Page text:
REVIEW: Dracula (1931 Spanish Version)
YEAR RELEASED: 1931
DIRECTOR: Georeg Melford
CAST: Carlos Villarías, Lupita Tovar, Barry Norton, Pablo Álvarez Rubio and Eduardo Arozamena
REVIEWED BY CHRISTOPHER PAGE
If you didn’t know there was a Spanish version of Dracula from 1931 don’t be too hard on yourself. I didn’t know about it either until I bought the DVD and it was included as a special feature. I, up to that point, thought I knew just about all there was to know about “Dracula”.
Apparently, it was a standard practice back in the early days of “talkie” cinema to utilize the script and sets for two separate casts and crews. So when it came to filming the 1931 Dracula, Universal Pictures did just that. The cast and crew we are all familiar with lead by director Tod Browning would use the studio during the day and at night a completely new group would come in and do it all over again. This unique approach to movie making actually gives us, and please don’t curse me for saying this, a BETTER version of the film! Let me continue and I’ll explain later.
Since the two groups were working from the same script the overall plot is identical with only some names changed. Renfield (now played by Pablo Alvarez Rubio) still goes into the Carpathian mountains and meets the enigmatic “Conde Dracula” (Carlos Villaríus) and the two return to England. Dracula meets Dr. Seward (Jose Soriano Viosca) his daughter Eva (Lupita Tovar) her fiance Juan (Barry Norton) and her beautiful friend Lucia (Carmen Guerrero). Lucia is quite taken by the mysterious Count and he is apparently very taken with her as she becomes the first among our main group to become one of his victims.
Upon the death of Lucia, Dr. Seward enlists the help of Professor Van Helsing (Eduardo Arozamena), who after examining the blood of Mr. Renfield deduces that they are dealing with vampires!
Dracula is quickly exposed as the vampire and the race is on to destroy him before he takes Eva as his next victim. Our heroes are of course successful and Dracula is destroyed.
As I said, pretty much identical to the English version we know so well. You may then wonder why the Spanish version is nearly a half hour longer? (Now we get into a little of why I like this film a little better.) There are stories that Tod Browning tore out lines of dialog and even entire pages from the script that he felt we “unnecessary”. George Melford apparently did not find that to be the case. Several scenes are much longer with added, or at least not subtracted, dialog. You can argue one way or the other on which director was right. My opinion is that the English version moves in fits and starts while the Spanish flows at perhaps a slower but more even pace.
Here is neat little bit of trivia … The only cast member that was allowed to see the footage shot by the English film makers was Carlos Villaríus so he could try and mimic Lugosi’s mannerisms. Now, this was not the case when it came to the crew. They watched and felt a need to try and do a little better. The result of their one-upmanship is some stunning film making! The most noticeable are some of the trick shots that were used to show Dracula rising from his coffin. In the English film you would see the lid begin to lift as the camera panned away until you heard the lid slam shut. When it panned back Lugosi would be standing next to the coffin. Effective but not terribly clever. What they did in this film was put a smoke machine or to good use. They would use a static shot as the lid opens and smoke/fog would rise from the box. With only the slightest appearance of an edit, Conde Dracula would rise from the fog! VERY effective and VERY clever! There is also a scene early on in the film that has Dracula walking through a large spider web without disturbing it. This scene is in both versions but what transpires isn’t as quickly apparent in the English as in the Spanish. Honestly this film should be watched just an example of spectacular special effects in early 20th century film making.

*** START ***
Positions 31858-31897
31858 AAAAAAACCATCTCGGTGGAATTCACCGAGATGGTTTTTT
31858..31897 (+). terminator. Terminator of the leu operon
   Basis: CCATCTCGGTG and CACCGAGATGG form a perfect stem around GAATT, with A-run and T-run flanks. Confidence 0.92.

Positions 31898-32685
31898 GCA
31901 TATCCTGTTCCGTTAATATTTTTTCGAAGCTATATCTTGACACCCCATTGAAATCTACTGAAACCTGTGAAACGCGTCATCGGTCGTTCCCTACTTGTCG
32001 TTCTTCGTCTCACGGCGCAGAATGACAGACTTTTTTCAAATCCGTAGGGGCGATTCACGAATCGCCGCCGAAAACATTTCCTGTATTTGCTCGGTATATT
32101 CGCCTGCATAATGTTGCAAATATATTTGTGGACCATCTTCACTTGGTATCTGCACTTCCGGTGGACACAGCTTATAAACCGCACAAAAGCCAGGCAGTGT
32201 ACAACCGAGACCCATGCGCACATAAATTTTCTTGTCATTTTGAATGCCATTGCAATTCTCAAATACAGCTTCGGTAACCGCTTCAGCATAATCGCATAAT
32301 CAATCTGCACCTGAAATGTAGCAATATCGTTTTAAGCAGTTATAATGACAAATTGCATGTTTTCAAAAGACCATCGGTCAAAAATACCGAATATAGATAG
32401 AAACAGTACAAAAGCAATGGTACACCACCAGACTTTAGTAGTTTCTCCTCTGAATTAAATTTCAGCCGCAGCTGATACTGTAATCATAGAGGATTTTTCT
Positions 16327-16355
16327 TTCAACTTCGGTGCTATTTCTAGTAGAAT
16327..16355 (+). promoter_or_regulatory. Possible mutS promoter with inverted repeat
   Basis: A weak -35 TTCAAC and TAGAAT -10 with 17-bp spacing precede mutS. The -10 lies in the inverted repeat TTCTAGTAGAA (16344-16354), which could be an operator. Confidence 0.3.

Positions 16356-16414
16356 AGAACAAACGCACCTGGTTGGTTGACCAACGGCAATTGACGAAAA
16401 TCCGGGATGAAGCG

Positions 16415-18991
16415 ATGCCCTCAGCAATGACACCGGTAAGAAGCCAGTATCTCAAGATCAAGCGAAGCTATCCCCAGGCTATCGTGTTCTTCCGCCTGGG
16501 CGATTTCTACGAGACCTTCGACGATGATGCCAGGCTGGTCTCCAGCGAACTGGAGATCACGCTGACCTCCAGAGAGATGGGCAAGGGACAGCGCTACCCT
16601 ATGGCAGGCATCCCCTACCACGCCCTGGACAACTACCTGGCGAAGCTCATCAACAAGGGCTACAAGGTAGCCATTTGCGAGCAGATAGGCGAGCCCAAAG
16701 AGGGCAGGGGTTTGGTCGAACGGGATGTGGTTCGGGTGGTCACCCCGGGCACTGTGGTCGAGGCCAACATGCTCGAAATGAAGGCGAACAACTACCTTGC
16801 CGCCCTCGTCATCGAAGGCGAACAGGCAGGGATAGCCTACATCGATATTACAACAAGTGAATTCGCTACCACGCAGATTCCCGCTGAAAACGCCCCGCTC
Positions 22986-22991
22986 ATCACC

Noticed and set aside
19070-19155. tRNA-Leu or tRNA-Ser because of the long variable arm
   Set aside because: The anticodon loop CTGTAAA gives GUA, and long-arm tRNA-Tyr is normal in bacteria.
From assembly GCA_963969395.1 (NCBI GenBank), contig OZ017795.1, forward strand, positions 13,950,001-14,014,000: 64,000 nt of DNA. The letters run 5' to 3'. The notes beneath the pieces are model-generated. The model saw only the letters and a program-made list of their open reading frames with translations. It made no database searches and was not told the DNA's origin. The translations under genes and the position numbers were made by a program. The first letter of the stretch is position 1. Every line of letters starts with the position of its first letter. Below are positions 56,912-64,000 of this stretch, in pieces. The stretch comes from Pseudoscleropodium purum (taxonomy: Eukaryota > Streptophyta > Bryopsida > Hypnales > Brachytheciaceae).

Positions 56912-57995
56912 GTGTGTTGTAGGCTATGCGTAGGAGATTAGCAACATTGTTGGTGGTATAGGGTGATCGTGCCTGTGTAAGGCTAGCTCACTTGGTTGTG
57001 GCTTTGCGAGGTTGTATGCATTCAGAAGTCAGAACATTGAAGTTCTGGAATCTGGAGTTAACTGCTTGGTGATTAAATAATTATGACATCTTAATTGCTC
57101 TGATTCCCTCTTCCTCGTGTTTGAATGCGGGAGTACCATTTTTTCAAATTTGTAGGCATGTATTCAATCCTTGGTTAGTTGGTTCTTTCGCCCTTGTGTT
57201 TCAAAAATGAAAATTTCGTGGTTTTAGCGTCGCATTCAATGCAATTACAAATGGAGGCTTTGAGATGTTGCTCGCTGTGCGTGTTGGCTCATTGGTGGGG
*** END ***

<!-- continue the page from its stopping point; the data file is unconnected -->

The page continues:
Other major differences you will find will be in some of the characterizations. Renfield in this film is stark raving mad. Don’t get me wrong, Dwight Frye was a memorable character to be sure with that laugh of his, but in my opinion was more creepy than mad. Mr. Rubio, however, gives a portrayal of man completely unhinged. From his maniacal laughter to his always slightly off balance stance you get the impression that his mind was not only taken over by Dracula but broken from the experience. Speaking of Dracula, with all due respect to Mr. Villaríus, Bela Lugosi is still my “Dracula”. Lugosi with his strange accent and piercing eyes comes across with the right amount of attractiveness with that underlying menace. You know you should fear him but you want to be near him. Villaríus on the other hand has at times a face of a crazed addict. I think he was trying to be menacing, but I found it almost laughable. Though as I type this a thought does occur to me, I guess one could argue that Dracula is an addict of a kind. Maybe that approach, if intentional, wasn’t so far off.
If you have not heard of this film, seek it out. If you have it on your DVD but haven’t bothered, bother. This is not a waste of time and you too may find yourself having to argue against the masses.
Christopher Page, a Star Trek fan since the womb and a monster movie fan since shortly after that, can be found typing madly in the forums over at Jonja.net as “Timelord” and his dulcet tones can be heard on the Time Shifters podcast.
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